Diabetes Event Held at Wellness Center
Diabetes is one of the leading causes of disability and death in the United States. One in 10 Americans have diabetes — that's more than 30 million people. Another 84 million adults in the United States are at high risk of developing type 2 diabetes.
In recognition of this American Diabetes Month in November, Holzer held a Diabetes Awareness Event at the Holzer Therapy and Wellness Center in downtown Gallipolis, Ohio on Saturday, November 11. A variety of educational materials/booths was available, in addition to a Walk With a Doc featuring Endocrinology staff.
Martha Clagg, LPN, shared her story during the event. I've been a diabetic for seven years, and have found that you have to hold yourself accountable to be the best you can be. I have signed up with a personal trainer and do cardio twice a week. In August, I completed the Pelotonia in Columbus, a 50-mile bike ride for cancer research and awareness. My diet has completely changed, I have learned to eat better, cutting out fast food and avoiding bread. I encourage everyone who is given a diagnosis of diabetes to take advantage of the Holzer Diabetes Classes offered as well. There is a wealth of knowledge available that can make a difference.Clagg has been a nurse for 14 years, working at Holzer Sycamore Family Practice office since 2008.
Holzer offers Diabetes Self-Management Classes in Gallipolis, Jackson, and Pomeroy, Ohio, and a Diabetes Support Group, which meets on the first Thursday of the month in Gallipolis. Educating our communities on how to properly manage and prevent diabetes is crucial,stated Beverly Jarrell, RN, Diabetic Educator, Holzer Health System. As a diabetic, I am excited to offer this type of event for our communities, as well as bring more awareness of the classes and assistance Holzer offers for diabetics.
“We are seeing more Type 1 Diabetes diagnosis in adults,” stated Suzanna Duncan, FNP, Holzer Endocrinology. Our job is to help manage diabetes and prevent problems. We want to keep our patients as healthy as we possibly can. The biggest part of this battle is our diet. All individuals, especially diabetics, must be mindful of what we eat and be active. Our providers work to improve our patients daily routine and find patterns of behavior that work but don't feel like work.
The American Diabetes Association offers these five tips for diabetes prevention.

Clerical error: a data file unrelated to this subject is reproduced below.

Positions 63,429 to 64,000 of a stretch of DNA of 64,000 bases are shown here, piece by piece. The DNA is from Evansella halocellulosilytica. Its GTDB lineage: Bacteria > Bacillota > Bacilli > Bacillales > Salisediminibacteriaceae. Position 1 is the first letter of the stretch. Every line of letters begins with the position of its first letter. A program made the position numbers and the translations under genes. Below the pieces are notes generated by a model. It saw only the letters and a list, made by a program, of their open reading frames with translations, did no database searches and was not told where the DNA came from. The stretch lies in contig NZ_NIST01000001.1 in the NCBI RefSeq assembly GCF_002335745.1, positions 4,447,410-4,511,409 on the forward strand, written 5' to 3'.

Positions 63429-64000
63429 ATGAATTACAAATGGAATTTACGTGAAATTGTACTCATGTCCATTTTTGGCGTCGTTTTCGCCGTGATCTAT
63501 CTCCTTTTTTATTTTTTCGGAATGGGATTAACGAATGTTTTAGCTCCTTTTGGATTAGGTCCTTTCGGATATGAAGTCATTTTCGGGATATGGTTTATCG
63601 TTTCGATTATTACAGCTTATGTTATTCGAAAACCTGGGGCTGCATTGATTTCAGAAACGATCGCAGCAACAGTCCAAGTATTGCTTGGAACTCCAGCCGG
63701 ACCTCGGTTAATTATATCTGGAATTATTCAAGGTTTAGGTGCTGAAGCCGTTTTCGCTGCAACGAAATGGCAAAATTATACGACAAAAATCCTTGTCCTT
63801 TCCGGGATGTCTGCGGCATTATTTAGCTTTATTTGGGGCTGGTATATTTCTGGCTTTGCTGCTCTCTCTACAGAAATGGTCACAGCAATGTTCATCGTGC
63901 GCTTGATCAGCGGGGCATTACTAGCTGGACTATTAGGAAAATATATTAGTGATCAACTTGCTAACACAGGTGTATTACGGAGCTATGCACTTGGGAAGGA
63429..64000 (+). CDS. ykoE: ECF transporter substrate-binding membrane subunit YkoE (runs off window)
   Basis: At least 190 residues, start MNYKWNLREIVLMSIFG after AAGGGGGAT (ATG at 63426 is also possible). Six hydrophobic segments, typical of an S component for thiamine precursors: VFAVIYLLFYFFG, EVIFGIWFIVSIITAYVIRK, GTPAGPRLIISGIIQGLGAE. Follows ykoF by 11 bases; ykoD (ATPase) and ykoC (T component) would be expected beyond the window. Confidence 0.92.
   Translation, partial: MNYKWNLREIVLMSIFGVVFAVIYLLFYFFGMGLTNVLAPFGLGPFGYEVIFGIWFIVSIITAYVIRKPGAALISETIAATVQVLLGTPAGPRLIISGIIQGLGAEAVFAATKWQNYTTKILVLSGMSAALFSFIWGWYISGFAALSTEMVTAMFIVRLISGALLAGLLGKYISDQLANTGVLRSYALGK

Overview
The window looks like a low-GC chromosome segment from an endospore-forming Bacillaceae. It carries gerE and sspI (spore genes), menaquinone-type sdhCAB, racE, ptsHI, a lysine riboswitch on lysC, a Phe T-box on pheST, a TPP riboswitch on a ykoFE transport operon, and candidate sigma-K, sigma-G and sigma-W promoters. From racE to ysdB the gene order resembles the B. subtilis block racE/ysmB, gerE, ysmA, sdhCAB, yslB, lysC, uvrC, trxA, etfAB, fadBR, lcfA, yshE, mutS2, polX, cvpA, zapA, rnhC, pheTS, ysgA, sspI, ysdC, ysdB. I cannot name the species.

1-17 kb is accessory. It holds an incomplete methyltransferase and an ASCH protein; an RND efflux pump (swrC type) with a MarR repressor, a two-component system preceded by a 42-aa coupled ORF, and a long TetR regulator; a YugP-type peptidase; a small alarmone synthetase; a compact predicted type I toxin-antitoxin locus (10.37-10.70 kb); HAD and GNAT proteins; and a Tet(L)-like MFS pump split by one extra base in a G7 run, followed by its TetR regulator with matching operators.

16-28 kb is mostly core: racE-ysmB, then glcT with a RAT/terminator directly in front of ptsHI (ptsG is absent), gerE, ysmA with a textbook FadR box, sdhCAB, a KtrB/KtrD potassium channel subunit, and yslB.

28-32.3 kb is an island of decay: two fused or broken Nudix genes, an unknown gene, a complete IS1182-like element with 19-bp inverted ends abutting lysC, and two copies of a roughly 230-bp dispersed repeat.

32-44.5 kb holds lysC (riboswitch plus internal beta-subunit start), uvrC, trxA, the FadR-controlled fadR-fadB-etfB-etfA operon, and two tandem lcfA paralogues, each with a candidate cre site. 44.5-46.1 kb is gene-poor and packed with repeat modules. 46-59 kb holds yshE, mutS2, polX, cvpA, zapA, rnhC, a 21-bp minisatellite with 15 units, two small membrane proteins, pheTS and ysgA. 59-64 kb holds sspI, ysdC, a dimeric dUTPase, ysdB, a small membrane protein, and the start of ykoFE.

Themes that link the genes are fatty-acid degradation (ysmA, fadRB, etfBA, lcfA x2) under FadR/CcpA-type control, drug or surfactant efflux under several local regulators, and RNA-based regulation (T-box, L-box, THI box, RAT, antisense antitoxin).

1. Get more physical activity. There are many benefits to regular physical activity. Exercise can help you lose weight, lower your blood sugar, and boost your sensitivity to insulin, which helps keep your blood sugar within a normal range.
2. Get plenty of fiber. Fiber helps reduce your risk of diabetes by improving your blood sugar control, lower your risk of heart disease, and promote weight loss by helping you feel full. Foods high in fiber include fruit, vegetables, beans, whole grains, and nuts.
3. Go for whole grains. Whole grains may reduce your risk of diabetes and help maintain blood sugar levels. Try to make at least half your grains whole grains. Many foods made from whole grains come ready to eat, including various breads, pasta products and cereals. Look for the word "whole" on the package and among the first few items in the ingredient list.
4. Lose extra weight. If you are overweight, diabetes prevention may hinge on weight loss. Every pound you lose can improve your health, and you may be surprised by how much. Participants in one study who lost a modest amount of weight, around seven percent of initial body weight and exercised regularly reduced the risk of developing diabetes by almost 60 percent.
5. Skip fad diets and just make healthier choices. Low-carb diets, the glycemic index diet or other fad diets may help you lose weight at first. But their effectiveness at preventing diabetes isn't known, nor are their long-term effects. And by excluding or strictly limiting a particular food group, you may be giving up essential nutrients. Instead, make variety and portion control part of your healthy-eating plan.
For more information on Holzer's Diabetic Services or to sign up for the classes or support group, call Beverly Jarrell at 740-446-5971 or email firstname.lastname@example.org.